The most effective moments take place when it focuses on Thea’s character growth, from the blind affection she feels for Walter to her strained relationship with Nella, and all of these strands were beautifully conveyed. It makes frequent reference to past events and it was moving to see how Thea is sheltered from the secrets and knows so little of her mother, Marin. However, the plot is at times a little predictable and the miniaturist herself is rather shoehorned into proceedings.
All of the story is told in the third person, switching the spotlight between Nella and Thea. There is a clear comparison to be made with Nella and what she was like when she was Thea’s age, and here the two have opposing views on what their purpose in life should be. Both perspectives are written meaningfully and it is interesting how they come to appreciate each other’s side of the argument by the end.
At first, Thea is portrayed as quite rebellious and free-spirited, but also naïve. Later though, it becomes apparent that she is equally desperate to impress her family and she undergoes quite a journey, especially after she receives the first threatening note and her life turns upside down. She is not always easy to like, but she definitely grew on me and she had some very good character development.
Albeit eighteen years older, Nella comes across as a much different character than the gutsy and captivating protagonist she was in The Miniaturist. Indeed, it even seemed like she was turning into Marin at certain points, but you still empathise with her as she takes difficult decisions to preserve the household’s future prospects, and the ending made me love her again.
Otto is a forceful personality and you root for him in a society where he and his daughter continue to be marginalised, while Cornelia is perhaps my favourite character of all for her loyalty and good humour. It was immediately obvious to see that Walter is sleazy and not to be trusted, and question marks hang over Jacob for much of the story too. In contrast, Rebecca and Caspar are much more kind and likeable.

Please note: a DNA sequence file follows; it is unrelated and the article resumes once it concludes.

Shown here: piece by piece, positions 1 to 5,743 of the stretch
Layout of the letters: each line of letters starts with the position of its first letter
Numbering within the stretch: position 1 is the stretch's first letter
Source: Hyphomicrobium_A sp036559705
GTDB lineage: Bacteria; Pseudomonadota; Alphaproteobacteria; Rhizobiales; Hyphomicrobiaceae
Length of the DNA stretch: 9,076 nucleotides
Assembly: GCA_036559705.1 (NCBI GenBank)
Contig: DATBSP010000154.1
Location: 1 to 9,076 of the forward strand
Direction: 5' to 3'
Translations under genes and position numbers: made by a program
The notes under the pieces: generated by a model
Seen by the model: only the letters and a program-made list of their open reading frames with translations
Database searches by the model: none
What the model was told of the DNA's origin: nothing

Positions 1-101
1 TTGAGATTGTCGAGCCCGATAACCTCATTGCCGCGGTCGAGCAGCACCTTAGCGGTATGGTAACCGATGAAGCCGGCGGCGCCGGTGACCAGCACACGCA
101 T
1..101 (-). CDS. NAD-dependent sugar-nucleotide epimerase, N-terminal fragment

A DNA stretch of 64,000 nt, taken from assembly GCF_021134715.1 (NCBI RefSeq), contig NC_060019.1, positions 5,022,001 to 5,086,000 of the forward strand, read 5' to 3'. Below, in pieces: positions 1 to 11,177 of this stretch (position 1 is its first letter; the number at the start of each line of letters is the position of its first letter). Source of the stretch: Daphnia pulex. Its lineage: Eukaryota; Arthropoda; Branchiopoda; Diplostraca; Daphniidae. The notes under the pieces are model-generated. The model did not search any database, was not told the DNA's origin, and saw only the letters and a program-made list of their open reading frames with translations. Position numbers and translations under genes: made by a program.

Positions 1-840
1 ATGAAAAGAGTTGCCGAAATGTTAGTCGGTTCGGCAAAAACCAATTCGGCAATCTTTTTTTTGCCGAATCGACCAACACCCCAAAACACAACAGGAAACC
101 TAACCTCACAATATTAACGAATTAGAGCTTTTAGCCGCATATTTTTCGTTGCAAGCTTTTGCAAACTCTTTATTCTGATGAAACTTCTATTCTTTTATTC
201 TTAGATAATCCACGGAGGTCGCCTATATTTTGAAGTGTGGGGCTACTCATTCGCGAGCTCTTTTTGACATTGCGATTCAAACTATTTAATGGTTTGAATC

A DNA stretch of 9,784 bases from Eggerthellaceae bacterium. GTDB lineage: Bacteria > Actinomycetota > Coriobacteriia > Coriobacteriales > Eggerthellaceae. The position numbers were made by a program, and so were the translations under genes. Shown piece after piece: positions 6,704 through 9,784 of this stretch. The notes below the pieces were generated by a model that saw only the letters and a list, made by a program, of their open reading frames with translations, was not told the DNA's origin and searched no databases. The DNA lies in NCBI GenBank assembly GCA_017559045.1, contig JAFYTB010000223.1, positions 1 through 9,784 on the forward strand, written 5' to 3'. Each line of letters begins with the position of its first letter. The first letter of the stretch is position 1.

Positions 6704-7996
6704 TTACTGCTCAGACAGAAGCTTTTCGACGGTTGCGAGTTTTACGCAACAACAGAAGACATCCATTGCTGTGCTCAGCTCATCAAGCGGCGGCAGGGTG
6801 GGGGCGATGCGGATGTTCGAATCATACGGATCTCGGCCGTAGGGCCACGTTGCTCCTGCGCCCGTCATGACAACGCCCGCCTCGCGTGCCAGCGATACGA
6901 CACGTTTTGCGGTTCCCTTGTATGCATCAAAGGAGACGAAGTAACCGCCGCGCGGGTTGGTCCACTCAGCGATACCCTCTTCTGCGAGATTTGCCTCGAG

The Amsterdam setting is once again a joy to behold, and this time we see many more aspects of it than before, with places such as the theatre and Clara Sarragon’s mansion. Elsewhere, the Brandt’s house manages to retain that singular sense of intrigue, and it was also impressive how Nella’s hometown of Assendelft ended up playing such a crucial part in the plot.
What makes the writing so good is that it is just extremely evocative, with everything combining to deliver this world’s unique atmosphere and emotion. There a some lines late on in the book which truly resonate. The ending itself is one of the highlights – even though you can easily see a lot of it coming, it is actually very heartwarming to see it all play out.
Overall, the plot may not be the most extraordinary but this is still a very competent sequel that is enjoyable to read and typically rich in detail. The dynamic between Nella and Thea is what drives the story most and there are some powerful moments that are told with a superb literary flair. Not perfect, but good in so many ways.
This was one of my most anticipated books of the year. It did not quite meet my expectations plot-wise, but I did enjoy it for the most part.
My rating: ⭐⭐⭐.5